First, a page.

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After a collegiate Day 2, Draft concludes today

MLB.com

NEW YORK -- Hundreds of dreams were realized as Rounds 3-10 of the 2016 MLB Draft were completed on Friday, with teams around the league continuing the annual three-day process of organizational restocking in impressive fashion. After an exciting first day of the Draft, highlighted by a group of flame-throwing prep pitchers and euphoric reactions, 239 players were selected on Day 2.

College players were the main attraction, as they have been this Draft, outside the top picks of the first round. Of the 316 players selected through 10 rounds, 244 (77 percent) were either college or junior college players. Clubs are also incentivizing pitching, with 165 hurlers selected so far, compared to 151 position players.

NEW YORK -- Hundreds of dreams were realized as Rounds 3-10 of the 2016 MLB Draft were completed on Friday, with teams around the league continuing the annual three-day process of organizational restocking in impressive fashion. After an exciting first day of the Draft, highlighted by a group of flame-throwing prep pitchers and euphoric reactions, 239 players were selected on Day 2.

College players were the main attraction, as they have been this Draft, outside the top picks of the first round. Of the 316 players selected through 10 rounds, 244 (77 percent) were either college or junior college players. Clubs are also incentivizing pitching, with 165 hurlers selected so far, compared to 151 position players.

• Draft's later rounds have produced many gems

Florida and Texas A&M are the most well-represented schools so far, with eight selections each. Louisville is next with seven.

:: Complete 2016 Draft coverage ::

The Reds, whose $13,923,700 bonus pool is the largest in the Draft, used their Day 2 picks on five college pitchers, a high school pitcher and a college second baseman. Of those, fourth-round pick Scott Moss of Florida might be the most intriguing prospect. Based on talent alone, the 6-foot-5 southpaw is a top-few-rounds talent, but he missed his first two seasons at Florida due to Tommy John surgery and was used sparingly this year.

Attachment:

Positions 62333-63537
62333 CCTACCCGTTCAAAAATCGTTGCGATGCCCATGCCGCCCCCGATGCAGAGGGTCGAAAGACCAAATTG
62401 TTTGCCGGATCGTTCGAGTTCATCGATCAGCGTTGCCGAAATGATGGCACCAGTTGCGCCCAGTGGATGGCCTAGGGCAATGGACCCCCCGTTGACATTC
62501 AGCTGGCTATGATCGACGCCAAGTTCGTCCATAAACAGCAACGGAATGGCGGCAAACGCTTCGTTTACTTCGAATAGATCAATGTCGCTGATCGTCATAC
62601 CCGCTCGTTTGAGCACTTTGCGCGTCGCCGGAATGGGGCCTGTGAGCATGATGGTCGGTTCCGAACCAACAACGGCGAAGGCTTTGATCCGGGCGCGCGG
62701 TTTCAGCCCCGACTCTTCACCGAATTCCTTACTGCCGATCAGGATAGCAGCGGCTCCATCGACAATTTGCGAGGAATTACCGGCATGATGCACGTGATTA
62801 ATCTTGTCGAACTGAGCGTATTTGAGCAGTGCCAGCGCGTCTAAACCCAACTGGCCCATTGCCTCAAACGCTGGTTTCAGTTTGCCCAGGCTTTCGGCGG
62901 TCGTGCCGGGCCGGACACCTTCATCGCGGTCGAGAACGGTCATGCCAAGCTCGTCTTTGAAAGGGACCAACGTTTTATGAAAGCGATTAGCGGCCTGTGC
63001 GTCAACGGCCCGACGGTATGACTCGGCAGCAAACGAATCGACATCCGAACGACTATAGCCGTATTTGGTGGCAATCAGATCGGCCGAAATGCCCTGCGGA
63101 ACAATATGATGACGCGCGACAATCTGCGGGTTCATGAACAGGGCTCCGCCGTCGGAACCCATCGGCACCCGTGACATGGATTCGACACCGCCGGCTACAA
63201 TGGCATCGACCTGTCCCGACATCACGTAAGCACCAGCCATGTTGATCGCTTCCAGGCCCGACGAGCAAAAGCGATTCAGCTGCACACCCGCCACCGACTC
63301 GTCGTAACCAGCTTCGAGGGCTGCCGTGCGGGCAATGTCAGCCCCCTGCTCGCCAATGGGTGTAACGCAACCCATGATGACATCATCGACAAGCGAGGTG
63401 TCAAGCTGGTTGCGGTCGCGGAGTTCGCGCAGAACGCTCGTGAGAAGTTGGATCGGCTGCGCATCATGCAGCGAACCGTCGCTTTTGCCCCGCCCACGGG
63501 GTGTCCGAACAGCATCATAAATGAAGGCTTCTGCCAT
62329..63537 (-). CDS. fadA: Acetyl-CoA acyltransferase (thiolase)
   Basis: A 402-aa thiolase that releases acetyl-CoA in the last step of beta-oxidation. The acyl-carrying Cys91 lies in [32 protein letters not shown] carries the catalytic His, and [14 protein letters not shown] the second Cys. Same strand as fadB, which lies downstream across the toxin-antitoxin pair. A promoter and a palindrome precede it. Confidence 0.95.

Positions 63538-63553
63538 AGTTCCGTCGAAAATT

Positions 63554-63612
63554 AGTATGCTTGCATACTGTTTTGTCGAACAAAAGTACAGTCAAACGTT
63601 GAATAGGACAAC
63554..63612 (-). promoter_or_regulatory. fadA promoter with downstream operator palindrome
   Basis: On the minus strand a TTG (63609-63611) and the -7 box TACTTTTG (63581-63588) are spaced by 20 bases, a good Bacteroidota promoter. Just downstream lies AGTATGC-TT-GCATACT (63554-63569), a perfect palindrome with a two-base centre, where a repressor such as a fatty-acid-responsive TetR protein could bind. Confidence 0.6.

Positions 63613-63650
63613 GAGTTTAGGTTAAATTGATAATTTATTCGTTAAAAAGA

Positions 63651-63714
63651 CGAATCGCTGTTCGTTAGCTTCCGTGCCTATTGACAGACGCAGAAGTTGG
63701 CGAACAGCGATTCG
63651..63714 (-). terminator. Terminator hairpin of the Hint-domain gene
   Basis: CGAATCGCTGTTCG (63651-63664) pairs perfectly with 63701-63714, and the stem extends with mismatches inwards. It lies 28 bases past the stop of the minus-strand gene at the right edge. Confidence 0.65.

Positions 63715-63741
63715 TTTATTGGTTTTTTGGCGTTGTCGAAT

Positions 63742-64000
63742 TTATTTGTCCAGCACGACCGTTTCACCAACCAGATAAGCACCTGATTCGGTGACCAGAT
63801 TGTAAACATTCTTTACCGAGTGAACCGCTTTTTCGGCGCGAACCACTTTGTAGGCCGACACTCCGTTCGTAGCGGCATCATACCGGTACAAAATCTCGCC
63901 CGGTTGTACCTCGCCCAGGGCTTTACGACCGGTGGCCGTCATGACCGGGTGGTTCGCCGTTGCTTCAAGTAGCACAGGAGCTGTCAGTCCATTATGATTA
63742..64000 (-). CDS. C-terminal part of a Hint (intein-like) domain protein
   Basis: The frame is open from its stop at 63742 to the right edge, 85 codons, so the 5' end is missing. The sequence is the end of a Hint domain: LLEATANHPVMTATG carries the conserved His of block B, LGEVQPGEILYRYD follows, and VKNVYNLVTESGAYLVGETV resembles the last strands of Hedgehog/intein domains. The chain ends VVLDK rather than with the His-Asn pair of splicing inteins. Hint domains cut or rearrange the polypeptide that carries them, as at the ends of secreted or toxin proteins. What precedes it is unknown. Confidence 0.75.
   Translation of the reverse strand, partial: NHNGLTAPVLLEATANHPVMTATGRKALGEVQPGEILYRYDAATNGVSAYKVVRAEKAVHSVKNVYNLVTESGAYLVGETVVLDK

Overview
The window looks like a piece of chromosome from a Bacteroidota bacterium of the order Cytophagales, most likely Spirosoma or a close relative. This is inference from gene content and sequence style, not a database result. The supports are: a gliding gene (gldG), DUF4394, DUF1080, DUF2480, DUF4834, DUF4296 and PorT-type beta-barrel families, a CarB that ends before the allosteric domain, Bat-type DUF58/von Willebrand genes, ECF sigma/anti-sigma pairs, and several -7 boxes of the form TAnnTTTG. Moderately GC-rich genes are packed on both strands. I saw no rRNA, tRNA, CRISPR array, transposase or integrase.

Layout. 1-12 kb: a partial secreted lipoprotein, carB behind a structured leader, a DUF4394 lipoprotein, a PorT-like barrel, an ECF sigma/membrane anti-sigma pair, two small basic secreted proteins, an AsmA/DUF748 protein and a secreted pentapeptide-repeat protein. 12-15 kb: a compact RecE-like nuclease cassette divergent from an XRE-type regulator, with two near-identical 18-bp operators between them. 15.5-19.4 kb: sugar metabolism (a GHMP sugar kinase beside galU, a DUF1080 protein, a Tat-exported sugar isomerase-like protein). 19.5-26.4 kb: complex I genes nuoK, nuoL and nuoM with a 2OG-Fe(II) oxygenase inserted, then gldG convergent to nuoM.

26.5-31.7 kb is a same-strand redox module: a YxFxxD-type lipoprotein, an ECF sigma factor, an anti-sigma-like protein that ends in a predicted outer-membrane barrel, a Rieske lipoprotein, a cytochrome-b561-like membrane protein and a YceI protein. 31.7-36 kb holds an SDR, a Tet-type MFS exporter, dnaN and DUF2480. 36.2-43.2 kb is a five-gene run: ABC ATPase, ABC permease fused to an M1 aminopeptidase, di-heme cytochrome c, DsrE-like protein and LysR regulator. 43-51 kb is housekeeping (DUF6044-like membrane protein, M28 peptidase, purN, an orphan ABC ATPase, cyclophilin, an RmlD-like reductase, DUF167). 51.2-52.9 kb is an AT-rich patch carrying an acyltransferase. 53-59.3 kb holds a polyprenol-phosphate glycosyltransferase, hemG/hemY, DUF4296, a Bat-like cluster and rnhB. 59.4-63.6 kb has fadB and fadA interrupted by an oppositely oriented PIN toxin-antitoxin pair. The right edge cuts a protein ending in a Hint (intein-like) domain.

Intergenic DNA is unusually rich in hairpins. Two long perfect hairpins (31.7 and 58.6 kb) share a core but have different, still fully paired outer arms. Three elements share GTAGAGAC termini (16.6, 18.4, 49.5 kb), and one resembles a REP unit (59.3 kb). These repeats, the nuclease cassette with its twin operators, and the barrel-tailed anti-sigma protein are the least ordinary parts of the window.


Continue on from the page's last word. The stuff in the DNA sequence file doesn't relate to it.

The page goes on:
The Draft concludes today with Rounds 11-30, beginning at noon ET. MLB.com will continue its exclusive live coverage with a pick-by-pick stream and commentary from Draft experts Jonathan Mayo and Jim Callis of MLBPipeline.com. It also will provide Draft Tracker, a live interactive application that includes a searchable database of more than 1,500 draft-eligible players with statistics, scouting reports and video highlights. On Twitter, the official Draft Twitter account, @MLBDraft, will provide up-to-the-moment updates and commentary while @MLBDraftTracker will tweet all picks as they are made.

Here are some highlights from Rounds 3-10.

Round 3
Louisville has turned into a college baseball powerhouse, and that has been clear in the Draft thus far, with Cardinals outfielder Corey Ray leading the way as the No. 5 overall pick to Milwaukee. On Day 2, the Braves selected Louisville lefty Drew Harrington with the third pick of Round 3, No. 80 overall. Twenty picks later, the Mets selected his Louisville teammate Blake Tiberi No.100 overall. Tiberi is a third baseman that showed elite contact rate in the Cape Cod league.

These two picks gave Louisville six players drafted in the first three rounds, tied with Florida -- which saw lefty A.J. Puk go off the board first to Oakland at No. 6 overall -- for the most of any school. The Cardinals and the Gators are the top-ranked teams in college baseball, with the Gators hosting Florida State and the Cardinals hosting UC Santa Barbara in the NCAA Super Regionals on Saturday.

The Astros at No. 97 picked Tulane catcher Jake Rogers, who some scouts consider the best defensive player in the Draft at any position. The Brewers nabbed South Carolina right-hander Bradon Webb with the No. 82 pick after Webb, a rare draft-eligible freshman, led the SEC in strikeouts.

Griffin Jax, a right-hander out of Air Force and the son of former NFL linebacker Garth Jax, saw his Draft profile skyrocket after it became likely that his active duty requirement would be deferred. The Twins selected Jax with the 93rd overall pick.